What do you get when four interchangeable alpha-male types (some with facial hair) and one woman who work as bail bondspeople go into the woods?
With a title like The Trees Have Eyes, you’d figure that it’d be more like Wrong Turn or, you know, The Hills Have Eyes with a bunch of hulking redneck mutants lurking in the branches and firing crossbow bolts through people’s gizzards, then boiling their skulls and making artisanal soap that they sell out of a one-room shack with a tin roof before hilarity ensues. Maybe we will get to one of those type of flicks this month.
But nope, this flick isn’t it, because the original (and much more appropriate) title for the flick was actually Dead Bond and it reflects the fact that this is a loose reverse retelling of the first two Romero zombie flicks except it’s set in the woods.
If you haven’t guessed, this month’s theme is Woods flicks, which beat out Kung Fu flicks which had a very surprising showing in our highly scientific and painstakingly collated poll among Joe Bob’s Facebook commenters of what I should watch in November. So since I couldn’t find enough Bigfoot flicks in my movie stash to do a whole month — that’s not to say the beast’s not going to make an appearance this month — we’re going into the woods deciduously and deliberately to see what perils lurk therein.
(And you folks who voted for Kung Fu flicks, fear not. I’ll introduce another themed month next year JUST FOR YOU.)
So anyway, in this flick, directed by Jordan Pacheco (with writing contributions by him and two other folks), the aforementioned bail bondspeople are looking for a guy out in the woods. He’s got a big enough bounty on him because it’s worth getting split five ways, so he must have done something really bad, but not so bad that he couldn’t get out on bond.
There’s a lot of alpha male flexing and stuff to open. One guy (played by Tony Moran, who was the unmasked Michael in the 1978 Halloween) is named after the lizard bounty hunter in the Empire Strikes Back. However, it’s not spelled the same because, you know, potential licensing infringement, and he says “There’s no bigger thrill than hunting a human” while they’re tromping around the forest.
But before we get even deeper into the thicket here, let’s set up the guidelines for Woods flicks:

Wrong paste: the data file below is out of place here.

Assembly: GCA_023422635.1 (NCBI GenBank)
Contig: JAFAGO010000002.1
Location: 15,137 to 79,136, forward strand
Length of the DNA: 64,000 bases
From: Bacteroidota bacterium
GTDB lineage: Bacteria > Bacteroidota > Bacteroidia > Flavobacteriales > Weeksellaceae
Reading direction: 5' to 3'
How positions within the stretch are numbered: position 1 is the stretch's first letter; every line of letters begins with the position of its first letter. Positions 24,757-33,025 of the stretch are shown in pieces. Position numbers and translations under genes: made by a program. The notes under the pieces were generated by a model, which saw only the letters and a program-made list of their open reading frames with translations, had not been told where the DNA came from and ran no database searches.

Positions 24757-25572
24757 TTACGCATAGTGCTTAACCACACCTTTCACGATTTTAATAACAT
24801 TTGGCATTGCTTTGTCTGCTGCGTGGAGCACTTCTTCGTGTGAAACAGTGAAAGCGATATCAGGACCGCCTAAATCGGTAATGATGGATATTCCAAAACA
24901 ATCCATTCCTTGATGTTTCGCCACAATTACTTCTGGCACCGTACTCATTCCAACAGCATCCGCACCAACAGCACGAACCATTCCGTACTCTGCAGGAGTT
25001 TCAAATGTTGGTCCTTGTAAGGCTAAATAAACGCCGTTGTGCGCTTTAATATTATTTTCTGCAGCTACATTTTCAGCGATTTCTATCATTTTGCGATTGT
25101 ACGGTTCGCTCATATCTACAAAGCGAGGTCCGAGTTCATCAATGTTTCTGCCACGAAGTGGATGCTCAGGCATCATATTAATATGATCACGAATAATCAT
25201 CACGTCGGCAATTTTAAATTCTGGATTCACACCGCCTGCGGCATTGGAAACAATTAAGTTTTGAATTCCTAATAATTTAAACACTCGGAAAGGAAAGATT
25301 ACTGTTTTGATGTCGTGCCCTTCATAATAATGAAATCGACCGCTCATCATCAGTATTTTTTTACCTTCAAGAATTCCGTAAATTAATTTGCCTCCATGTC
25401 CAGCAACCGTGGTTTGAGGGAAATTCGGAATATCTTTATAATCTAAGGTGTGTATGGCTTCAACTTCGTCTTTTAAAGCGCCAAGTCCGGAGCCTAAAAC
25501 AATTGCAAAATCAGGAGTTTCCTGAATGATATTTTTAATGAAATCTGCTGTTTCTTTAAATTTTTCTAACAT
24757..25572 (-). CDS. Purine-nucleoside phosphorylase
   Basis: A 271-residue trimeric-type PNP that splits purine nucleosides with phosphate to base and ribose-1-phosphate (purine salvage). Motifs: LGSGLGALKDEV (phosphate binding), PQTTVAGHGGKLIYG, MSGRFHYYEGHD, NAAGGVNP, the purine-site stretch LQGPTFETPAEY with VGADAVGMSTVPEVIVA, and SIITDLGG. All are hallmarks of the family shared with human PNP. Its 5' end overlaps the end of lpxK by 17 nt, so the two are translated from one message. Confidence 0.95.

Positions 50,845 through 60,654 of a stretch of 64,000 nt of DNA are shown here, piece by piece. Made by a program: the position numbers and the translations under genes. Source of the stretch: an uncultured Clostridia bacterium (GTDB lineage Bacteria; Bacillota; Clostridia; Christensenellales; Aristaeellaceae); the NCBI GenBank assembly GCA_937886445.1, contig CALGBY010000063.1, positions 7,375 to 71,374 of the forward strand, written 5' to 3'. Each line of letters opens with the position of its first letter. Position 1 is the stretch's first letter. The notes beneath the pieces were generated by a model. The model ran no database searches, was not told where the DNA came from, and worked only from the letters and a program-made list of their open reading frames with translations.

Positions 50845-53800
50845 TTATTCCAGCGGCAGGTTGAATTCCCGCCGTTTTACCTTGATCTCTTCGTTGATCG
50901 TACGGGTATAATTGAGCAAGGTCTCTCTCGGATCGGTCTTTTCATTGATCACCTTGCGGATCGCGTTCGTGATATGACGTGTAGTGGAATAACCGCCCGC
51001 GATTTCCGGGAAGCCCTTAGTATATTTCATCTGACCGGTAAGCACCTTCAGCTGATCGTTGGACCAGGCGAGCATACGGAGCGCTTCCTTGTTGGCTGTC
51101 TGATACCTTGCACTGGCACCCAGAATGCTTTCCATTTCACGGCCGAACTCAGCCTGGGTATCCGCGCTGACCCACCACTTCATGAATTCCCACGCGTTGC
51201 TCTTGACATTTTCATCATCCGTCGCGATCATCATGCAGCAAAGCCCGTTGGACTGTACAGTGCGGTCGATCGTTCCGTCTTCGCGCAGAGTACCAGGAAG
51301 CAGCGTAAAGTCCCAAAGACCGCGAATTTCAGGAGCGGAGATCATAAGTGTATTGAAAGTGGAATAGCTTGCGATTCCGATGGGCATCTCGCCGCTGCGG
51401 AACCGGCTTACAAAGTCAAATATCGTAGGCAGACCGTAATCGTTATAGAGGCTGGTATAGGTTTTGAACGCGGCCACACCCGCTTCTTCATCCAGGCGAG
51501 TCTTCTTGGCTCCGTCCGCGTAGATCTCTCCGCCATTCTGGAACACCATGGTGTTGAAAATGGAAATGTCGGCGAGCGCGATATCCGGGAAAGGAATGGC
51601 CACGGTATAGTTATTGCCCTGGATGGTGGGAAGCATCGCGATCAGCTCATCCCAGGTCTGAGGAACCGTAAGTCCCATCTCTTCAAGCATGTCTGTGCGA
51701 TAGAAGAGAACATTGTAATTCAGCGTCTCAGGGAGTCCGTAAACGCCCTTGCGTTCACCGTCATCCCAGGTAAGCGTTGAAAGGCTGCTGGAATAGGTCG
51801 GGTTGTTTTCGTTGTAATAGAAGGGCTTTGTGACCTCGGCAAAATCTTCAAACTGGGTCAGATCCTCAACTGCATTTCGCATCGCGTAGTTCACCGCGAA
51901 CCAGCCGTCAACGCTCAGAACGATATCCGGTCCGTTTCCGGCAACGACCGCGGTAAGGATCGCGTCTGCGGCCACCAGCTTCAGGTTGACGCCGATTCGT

- Has to be a shot of just trees to show that we are, in fact, in the woods.
- Has to be no phone service.
- Has to be cricket sound effects.
- Has to be a campfire scene.
To fulfill all the camping-related elements mentioned, there are two guys and five girls camping. They got a campfire going and have about three tents pitched. Teagan finds a pond, shows her garbonzas and goes skinny dipping in the dark. Sam (Jackie B. Fabian) is the insecure girlfriend of Randall (Alexander Gauthier). Madison went camping in her cheerleader outfit and she tries to steal Randall. Randall leaves Sam in their tent and goes along with it. Holly and Brandy are girlfriends. Tucker wears a flannel.
Meanwhile, the bondspeople find the guy for whom they were searching and so now they say the F-word every other line to signify the intensity of the situation.
Then zombies show up.
Then people get attacked, eaten and turned. The woman bounty hunter Hannah (Cate Carson) gets a bite on her thumb, so she does the slow turn thing. On the camper side, Teagan gets her garbonza eaten and her guts munched on. Brandy takes her top off and she gets eaten.
After the initial zombie attack, the next 10 minutes of the flick then consists of the non-zombies in the woods doing some dialogue variant of “What the f—- is going on?”
Then, about 56 minutes in, the flick turns into a NOTLD remake with the woods survivors finding a house with three people hiding in it. They have a working truck and should be able to get away, but the guy who’s driving it screws it up and randomly drives it into some rocks off screen. So then they all split up and go back off into the woods for some reason to get to a relief area instead of sticking together. The geography, mirroring the rationality of the characters, is murky at best. That does not mean that there isn’t enough for:
Best actors: Good shuffling and moaning on the part of pretty much all the zombies, and shoutout to the 11-person effects crew who put together some good zombie gore scenes.
Best display of UFC talents: Henry, played by the late Timothy Patrick Quill (he was the blacksmith in Army of Darkness who said “I’ll stand with ya” after Ash gives his “Who’s with me?” speech), sees his son bitten by a zombie, mounts it while it’s on the ground and punches it while screaming the F-word every time he lands a punch. So 7 F-bombs.
Best burn: Henry’s not too pleased with Colt (David Michael Carpenter) after he shoots his zombified son — “You shot your best friend. You shot my son. You don’t get to be sorry.”
Best sacrifice: Ranger Murphy pushes a sedan all by himself so it could be “pop-started” while a bunch of zombies are chasing him so others may live.
Best summation: “I eased her suffering. There’s no cure for death,” says lead stone-faced bonds guy Colt.
Best explanation: “I don’t know, maybe it’s hillbillies or something,” Sam says.
Best suicide: A random National Guard guy runs into the middle of a crowd of zombies and gets eaten, blowing the cover of two women taking refuge nearby.
Best breakup: Randall gets to his Honda, locks Sam out and drives off, leaving her in the woods with the zombies.
It has blood, breasts and beasts and normally that’d be an automatic two-star rating, but the characterization of pretty much all the folks who end up being zombie meat falls pretty flat and static overall, bringing down its overall grade to just a single star.
Check it out on TubiTV or it’s also available on physical media.